By Daniel J. Vance MS, LPCC
Life lately has been trying for 50-year-old Suzanne Mohn of Fargo, North Dakota. Yet she somehow has held up relatively well considering everything.
For one, she said, “I have myotonic muscular dystrophy. My brother was diagnosed first and I'd had the same symptoms as him, such as hand cramping. For example, I would take hold of a jar and be unable to let go. I got the diagnosis at 27. Today, I'm also fatigued a lot and don't walk well. I've been going through a really tough time lately and have been at the emergency room about every two days due to intense muscular pain and cramping. My chest, arms, and legs are affected. People ask what it feels like and I ask them if they have ever had a charley horse. I have those in my body everywhere.”
Just prior to being diagnosed with muscular dystrophy, Mohn had boys born less than a year apart. Years later, they both were diagnosed with autism and, like Mohn, with myotonic muscular dystrophy. Regarding the latter, Mohn still remembers the moment her doctor, after reviewing blood tests, telephoned to say both her boys had muscular dystrophy. She immediately telephoned her husband and they cried together. When leaving home and trying to get to work that day, she was still so rattled by the doctor's unexpected call that she accidentally backed her car into the garage door. The Muscular Dystrophy Association describes myotonic muscular dystrophy as inherited and affecting the ability of muscles to relax.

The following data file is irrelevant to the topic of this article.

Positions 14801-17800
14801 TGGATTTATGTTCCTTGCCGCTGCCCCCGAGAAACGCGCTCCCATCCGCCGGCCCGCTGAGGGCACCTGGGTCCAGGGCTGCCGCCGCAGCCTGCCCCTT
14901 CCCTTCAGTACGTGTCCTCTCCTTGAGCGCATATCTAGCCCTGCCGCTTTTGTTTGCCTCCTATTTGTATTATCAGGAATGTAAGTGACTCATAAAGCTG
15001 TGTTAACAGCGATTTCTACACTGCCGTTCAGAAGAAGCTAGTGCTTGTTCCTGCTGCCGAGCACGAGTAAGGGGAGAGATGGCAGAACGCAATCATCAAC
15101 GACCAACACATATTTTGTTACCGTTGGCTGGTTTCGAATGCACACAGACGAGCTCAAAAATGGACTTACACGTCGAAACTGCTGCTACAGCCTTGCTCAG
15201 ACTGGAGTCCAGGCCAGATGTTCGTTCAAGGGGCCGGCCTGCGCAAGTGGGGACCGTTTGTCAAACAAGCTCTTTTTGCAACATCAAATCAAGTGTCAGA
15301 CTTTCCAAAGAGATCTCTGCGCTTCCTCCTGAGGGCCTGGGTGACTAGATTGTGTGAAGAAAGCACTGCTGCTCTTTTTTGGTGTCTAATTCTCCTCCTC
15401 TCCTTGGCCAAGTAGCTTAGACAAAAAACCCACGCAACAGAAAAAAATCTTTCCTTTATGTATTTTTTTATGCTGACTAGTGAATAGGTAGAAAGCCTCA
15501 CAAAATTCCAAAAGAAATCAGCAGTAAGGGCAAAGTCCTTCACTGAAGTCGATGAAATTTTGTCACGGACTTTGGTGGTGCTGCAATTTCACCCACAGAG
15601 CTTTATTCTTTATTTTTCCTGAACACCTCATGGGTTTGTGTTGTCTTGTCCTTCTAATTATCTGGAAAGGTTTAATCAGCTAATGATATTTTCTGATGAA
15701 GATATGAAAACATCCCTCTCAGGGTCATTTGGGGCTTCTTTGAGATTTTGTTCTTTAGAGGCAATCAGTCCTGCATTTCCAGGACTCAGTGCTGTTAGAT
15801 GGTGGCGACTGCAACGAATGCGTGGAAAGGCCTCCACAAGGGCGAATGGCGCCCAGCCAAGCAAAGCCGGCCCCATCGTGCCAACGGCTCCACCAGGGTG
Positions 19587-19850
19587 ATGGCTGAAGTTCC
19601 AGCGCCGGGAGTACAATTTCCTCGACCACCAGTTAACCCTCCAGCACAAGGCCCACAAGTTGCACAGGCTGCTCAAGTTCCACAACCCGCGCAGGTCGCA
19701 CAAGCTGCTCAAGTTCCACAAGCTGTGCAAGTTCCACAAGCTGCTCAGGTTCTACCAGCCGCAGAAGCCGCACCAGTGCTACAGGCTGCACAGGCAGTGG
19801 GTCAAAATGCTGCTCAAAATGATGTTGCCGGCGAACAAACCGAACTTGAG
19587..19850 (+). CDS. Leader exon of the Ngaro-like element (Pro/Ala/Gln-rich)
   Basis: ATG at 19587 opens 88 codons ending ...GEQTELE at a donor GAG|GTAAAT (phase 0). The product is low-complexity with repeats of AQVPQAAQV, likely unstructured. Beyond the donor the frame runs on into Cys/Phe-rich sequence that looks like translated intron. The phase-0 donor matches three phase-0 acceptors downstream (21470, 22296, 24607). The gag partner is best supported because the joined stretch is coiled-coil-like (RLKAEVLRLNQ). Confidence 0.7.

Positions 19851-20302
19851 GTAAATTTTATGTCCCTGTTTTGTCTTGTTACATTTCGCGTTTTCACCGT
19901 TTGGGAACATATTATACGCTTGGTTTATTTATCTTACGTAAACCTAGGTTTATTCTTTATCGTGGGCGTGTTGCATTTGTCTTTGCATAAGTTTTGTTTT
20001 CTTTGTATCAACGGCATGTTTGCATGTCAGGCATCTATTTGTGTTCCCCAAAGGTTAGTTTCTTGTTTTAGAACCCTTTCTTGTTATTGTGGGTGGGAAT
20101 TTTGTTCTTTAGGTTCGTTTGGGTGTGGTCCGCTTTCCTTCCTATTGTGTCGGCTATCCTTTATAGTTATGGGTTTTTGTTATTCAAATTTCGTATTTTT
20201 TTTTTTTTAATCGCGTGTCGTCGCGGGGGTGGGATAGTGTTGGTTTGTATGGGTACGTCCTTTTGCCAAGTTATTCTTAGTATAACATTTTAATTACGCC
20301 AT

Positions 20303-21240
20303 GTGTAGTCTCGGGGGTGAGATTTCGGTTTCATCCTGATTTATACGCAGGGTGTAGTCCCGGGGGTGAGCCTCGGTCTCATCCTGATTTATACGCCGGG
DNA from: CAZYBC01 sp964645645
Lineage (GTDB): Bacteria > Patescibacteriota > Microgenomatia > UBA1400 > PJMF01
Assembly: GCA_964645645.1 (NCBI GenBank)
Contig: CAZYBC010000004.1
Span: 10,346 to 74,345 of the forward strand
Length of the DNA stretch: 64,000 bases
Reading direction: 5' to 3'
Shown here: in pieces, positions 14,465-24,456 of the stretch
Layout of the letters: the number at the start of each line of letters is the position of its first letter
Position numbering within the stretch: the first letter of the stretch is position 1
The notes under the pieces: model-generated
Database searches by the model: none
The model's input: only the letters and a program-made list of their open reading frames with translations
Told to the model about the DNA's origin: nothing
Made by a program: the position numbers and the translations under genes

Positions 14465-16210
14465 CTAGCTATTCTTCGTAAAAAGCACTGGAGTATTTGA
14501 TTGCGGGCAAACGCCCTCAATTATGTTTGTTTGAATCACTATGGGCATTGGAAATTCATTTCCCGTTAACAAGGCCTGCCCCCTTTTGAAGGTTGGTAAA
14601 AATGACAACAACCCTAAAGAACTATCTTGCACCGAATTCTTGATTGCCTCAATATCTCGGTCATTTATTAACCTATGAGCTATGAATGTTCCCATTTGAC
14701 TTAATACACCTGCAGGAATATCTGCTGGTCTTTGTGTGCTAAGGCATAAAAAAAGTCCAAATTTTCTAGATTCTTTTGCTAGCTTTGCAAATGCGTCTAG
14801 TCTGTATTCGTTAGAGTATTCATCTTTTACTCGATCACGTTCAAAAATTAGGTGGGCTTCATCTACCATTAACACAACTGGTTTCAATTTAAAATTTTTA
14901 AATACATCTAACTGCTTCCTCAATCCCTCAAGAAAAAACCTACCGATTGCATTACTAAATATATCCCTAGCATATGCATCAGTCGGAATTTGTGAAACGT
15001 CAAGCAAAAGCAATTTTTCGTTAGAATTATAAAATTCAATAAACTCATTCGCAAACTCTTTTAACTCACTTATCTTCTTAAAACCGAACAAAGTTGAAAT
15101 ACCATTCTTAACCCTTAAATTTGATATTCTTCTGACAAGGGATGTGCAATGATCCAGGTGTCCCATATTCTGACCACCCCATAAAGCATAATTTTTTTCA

As for her boys, today 24 and 23, she said, “Because of autism, they don't communicate (well) with people or make eye contact. They're in their own world.” According to the National Institutes of Health, autism spectrum disorder refers to a group of neurodevelopmental disorders characterized by “repetitive and characteristic patterns of behavior and difficulties with social communication and interaction.”
In addition to these disabilities affecting her and her sons, Mohn and husband Dave also raised two adopted children born with fetal alcohol syndrome who, as adults, now live in group homes.
To emotionally get through it all, she said, “I trust God. We do it day-by-day. Also, my husband is my rock and he's the most gentle person, a great husband. I couldn't have picked anyone better (to marry). He comes with me every time to the emergency room. I get overwhelmed some days.”
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